Masques was able to take the second and fourth games thanks to Rishadan Port, but when Judgment had the mana it needed, the games were not particularly close, due in large part to Battle Screech, which completely negated Masques’s normally effective Thermal and Nightwind Gliders. Glory also contributed in a major way, powering unblockable alpha strikes, while Ray of Revelation kept Story Circle and Cho-Manno’s Blessing from factoring into the final outcome. Masques was also plagued by random annoying problems, such as the fact that Reverent Mantra naming White (all of Judgment’s creatures are White) is not particularly effective defensive tactic due to all of Masques’s creatures being white. Masques’s only hope was to shut Judgment down with Rishadan Port long enough for a few Rebels to capitalize on the mana-screw. This in fact happened - but only twice, obviously not enough to win the match.
The deciding game turned into a disaster for Masques after a promising start. Judgment opened with Spurnmage Advocate and Phantom Nomad, while Masques countered with Ramosian Sergeant, Ramosian Lieutenant, and Steadfast Guard. Masques did have a Rishadan Port, and for a few turns, it seemed that Judgment would be stymied once more by the irritating land. With two Plains and two Forests in play, Judgment was kept from casting Battle Screech for a turn due to the Plains being tapped down. However, before Masques could really build an advantage, Judgment topdecked a third Plains and unleashed four Battle Screech Bird tokens. Masques drew a second Rishadan Port one turn later, but the horse was already out of the barn. Judgment soon pulled ahead in the damage race, obliging Judgment to stop the Porting to play a Story Circle. Judgment had a Ray of Revelation for the Circle, though, and took advantage of the opening to uncork another Battle Screech, bringing the Bird count to eight.
In a finale that Alfred Hitchcock certainly could have appreciated, Masques conceded in the face of the overwhelming Bird swarm.
(2) Onslaught d. (7) Ice Age, 3-0
This same battle was waged in the first round of the previous BOTS tournament, with Onslaught emerging victorious in five games. This time, however, Onslaught didn’t even break a sweat in bouncing Ice Age. Incredibly, Ice Age remains winless in seven tournaments, having lost in the first round every single time. This match came down to Ice Age’s inability to deal with Lightning Rift and Astral Slide. So long as Onslaught held back enough mana to recover after Jokulhaups, Ice Age had no chance.
(3) Fifth Dawn d. (6) Saviors of Kamigawa, 3-1
Saviors made a decent showing in its debut, but never had a chance due to the board-sweeping power of Engineered Explosives. If that wasn’t bad enough, the sheer absurdity of turn three Bringers of the Blue Dawn and Bringers of the Green Dawn compounded the problems for an effective, but nonetheless fairly ordinary white weenie deck. The only extraordinary feature of Saviors is Charge Across the Araba, which can kill an opponent who seems safe at a high life total. Sadly for Saviors, the appropriate situation for a Charge Across the Araba kill arose only in game four. The sweep was averted, but Fifth Dawn advanced with little trouble nonetheless thanks to a fine game four performance.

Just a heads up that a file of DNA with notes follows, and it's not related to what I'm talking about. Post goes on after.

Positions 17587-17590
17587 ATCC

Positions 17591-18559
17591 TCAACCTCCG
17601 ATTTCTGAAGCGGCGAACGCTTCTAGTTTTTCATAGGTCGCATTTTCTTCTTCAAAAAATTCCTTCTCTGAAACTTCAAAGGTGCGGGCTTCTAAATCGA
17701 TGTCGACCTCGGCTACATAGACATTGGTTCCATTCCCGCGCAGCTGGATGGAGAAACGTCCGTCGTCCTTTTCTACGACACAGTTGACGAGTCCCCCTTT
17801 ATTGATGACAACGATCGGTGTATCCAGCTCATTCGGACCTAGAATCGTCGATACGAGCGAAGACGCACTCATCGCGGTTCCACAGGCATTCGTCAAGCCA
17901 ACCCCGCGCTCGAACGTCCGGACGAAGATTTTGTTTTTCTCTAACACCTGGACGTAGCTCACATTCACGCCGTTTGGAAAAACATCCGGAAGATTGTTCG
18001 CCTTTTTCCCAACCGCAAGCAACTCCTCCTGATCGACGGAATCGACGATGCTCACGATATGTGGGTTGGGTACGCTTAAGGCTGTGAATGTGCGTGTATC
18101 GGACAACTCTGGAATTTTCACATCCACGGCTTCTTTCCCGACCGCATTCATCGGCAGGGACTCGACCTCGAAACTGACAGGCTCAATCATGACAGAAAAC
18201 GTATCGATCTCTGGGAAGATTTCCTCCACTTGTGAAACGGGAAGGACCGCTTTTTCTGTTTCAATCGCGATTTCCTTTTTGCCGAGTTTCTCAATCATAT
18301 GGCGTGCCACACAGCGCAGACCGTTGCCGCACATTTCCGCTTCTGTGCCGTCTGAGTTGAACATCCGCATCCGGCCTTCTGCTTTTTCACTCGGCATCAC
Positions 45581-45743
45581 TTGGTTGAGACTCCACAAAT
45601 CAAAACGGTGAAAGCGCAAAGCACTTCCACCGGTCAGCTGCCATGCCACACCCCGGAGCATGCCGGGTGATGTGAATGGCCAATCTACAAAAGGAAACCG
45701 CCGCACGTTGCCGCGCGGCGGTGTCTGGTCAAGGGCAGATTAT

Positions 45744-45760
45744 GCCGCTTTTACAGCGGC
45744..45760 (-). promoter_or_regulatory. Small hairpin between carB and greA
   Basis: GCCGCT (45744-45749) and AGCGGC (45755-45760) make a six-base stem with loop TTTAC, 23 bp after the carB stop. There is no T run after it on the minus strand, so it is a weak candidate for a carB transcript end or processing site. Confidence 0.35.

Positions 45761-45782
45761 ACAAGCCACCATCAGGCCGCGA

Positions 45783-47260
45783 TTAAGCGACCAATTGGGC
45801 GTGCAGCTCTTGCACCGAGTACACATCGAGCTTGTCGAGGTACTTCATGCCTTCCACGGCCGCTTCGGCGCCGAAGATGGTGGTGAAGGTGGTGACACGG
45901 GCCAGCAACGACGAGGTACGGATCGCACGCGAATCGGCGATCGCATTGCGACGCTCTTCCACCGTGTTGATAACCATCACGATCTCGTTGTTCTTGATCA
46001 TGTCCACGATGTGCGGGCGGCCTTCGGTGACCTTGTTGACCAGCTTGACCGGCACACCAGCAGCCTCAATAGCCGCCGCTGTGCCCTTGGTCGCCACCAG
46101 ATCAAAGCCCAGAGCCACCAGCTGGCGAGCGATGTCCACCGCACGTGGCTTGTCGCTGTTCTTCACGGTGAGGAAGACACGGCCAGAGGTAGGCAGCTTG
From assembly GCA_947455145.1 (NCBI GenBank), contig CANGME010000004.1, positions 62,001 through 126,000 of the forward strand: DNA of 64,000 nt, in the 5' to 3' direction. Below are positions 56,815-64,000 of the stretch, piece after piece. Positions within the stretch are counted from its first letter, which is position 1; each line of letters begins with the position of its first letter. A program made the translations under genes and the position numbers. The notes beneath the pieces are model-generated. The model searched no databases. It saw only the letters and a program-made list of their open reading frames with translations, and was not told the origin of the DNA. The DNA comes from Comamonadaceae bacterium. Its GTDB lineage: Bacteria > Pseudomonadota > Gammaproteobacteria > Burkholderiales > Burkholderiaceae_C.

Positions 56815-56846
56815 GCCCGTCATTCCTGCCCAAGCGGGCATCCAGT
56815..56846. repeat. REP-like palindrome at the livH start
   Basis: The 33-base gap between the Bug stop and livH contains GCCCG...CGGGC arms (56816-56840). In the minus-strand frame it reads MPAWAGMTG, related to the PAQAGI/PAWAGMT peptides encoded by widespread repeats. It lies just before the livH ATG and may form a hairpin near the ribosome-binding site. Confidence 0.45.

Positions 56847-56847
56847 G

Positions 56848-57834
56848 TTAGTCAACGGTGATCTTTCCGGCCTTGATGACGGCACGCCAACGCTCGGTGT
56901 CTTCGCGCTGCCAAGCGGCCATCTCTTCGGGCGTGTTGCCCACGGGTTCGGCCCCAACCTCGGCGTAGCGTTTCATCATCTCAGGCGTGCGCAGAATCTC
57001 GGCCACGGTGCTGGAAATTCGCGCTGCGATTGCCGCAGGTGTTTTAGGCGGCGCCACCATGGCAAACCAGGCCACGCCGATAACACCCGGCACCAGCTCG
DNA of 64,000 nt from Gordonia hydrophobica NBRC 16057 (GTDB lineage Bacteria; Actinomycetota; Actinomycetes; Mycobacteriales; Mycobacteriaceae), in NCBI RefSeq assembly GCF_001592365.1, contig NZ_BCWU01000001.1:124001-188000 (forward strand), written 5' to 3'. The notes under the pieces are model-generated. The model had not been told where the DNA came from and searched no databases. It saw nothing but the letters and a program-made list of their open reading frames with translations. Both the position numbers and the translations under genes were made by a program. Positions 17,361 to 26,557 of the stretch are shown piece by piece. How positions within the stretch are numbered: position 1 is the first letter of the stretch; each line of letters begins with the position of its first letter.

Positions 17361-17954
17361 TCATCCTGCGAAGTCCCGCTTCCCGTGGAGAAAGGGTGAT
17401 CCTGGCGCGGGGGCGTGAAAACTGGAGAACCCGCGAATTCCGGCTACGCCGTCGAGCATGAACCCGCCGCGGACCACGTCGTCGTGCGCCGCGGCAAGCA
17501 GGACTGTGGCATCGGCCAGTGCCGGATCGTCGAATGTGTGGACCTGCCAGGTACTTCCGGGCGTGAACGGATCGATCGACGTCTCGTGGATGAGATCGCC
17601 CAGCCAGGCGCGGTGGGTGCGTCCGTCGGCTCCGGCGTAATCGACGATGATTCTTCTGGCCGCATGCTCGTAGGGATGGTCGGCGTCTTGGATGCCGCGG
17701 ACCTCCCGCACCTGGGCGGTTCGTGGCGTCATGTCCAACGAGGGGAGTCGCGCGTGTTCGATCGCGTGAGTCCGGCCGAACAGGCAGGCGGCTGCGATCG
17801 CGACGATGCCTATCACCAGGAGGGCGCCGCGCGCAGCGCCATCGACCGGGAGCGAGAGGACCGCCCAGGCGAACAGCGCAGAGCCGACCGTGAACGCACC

That does it for the round of 32! Let's take a look at how things might play out in the round of 16:
ROUND OF 16 PREVIEW
The Round of 32 featured victories by six lower seeds - an 8 seed, a 7 seed, a 6 seed, and three 5 seeds. Among the victims of this lower seed success was Tempest, which suffered its first ever first-round exit at the hands of Mirage. Elsewhere, though, other members of the BOTS elite went about their business and chopped opponents into firewood. The two finalists from last time, champion Antiquities and runner-up Torment, posted easy 3-1 and 3-0 victories, respectively. Heavyweights Mirrodin, Darksteel, Apocalypse, and Onslaught also advanced, with Darksteel the only one among them that encountered difficulty (sliding by Alliances 3-2). However, as we turn our attention to the Round of 16, three dangerous contenders lurk in the shadows: Champions of Kamigawa, Odyssey, and newcomer Ravnica.
Let’s take a look at the matchups for the Round of 16:
(1) Mirrodin vs. (4) Urza’s Saga
Urza’s Saga has no defense of note with which to stop Mirrodin’s blazing attack and would do well to steal a game. Even Smokestack will probably be too slow to accomplish that feat against a Mirrodin assault that routinely wins in five turns. Indication that Saga is overmatched: Time Spiral probably helps Mirrodin more than Saga.
(2) Darksteel vs. (6) Invasion
An infant would have a better chance of winning a national spelling bee than Invasion does of beating Darksteel. The only surprise this match can possibly offer is if Darksteel doesn’t sweep. Invasion has no threat that Darksteel needs to worry about, and the modular machine will face no obstacles in building up its death industry in just a few short turns.
D-1 SUMMARY: Start looking forward to the highly anticipated showdown for the D-1 crown - Mirrodin vs. Darksteel.
(1) Antiquities vs. (5) Scourge
Here’s a match with a bit more intrigue than one might expect. Yes, Antiquities is the defending champion. And yes, including the present BOTS tournament, Antiquities has lost only one match over the course of the past four tournaments, winning two championships in the process. But there is some history here - and the revenge angle. Back in BOTS IV, Scourge held a 2-0 lead over Antiquities in their quarterfinal match. Then, like a dormant volcano, the artifact death machine erupted for three straight wins and the stunning comeback. Scourge was left shaken and awed, and could only wonder what might have been. Having narrowly escaped the cold clutches of elimination, Antiquities went on to capture its first championship with wins over Darksteel and Onslaught. Now, armed with the knowledge that it came within a game of bouncing Antiquities last time the two met, Scourge is out for revenge.
(3) Champions of Kamigawa vs. (7) Urza’s Legacy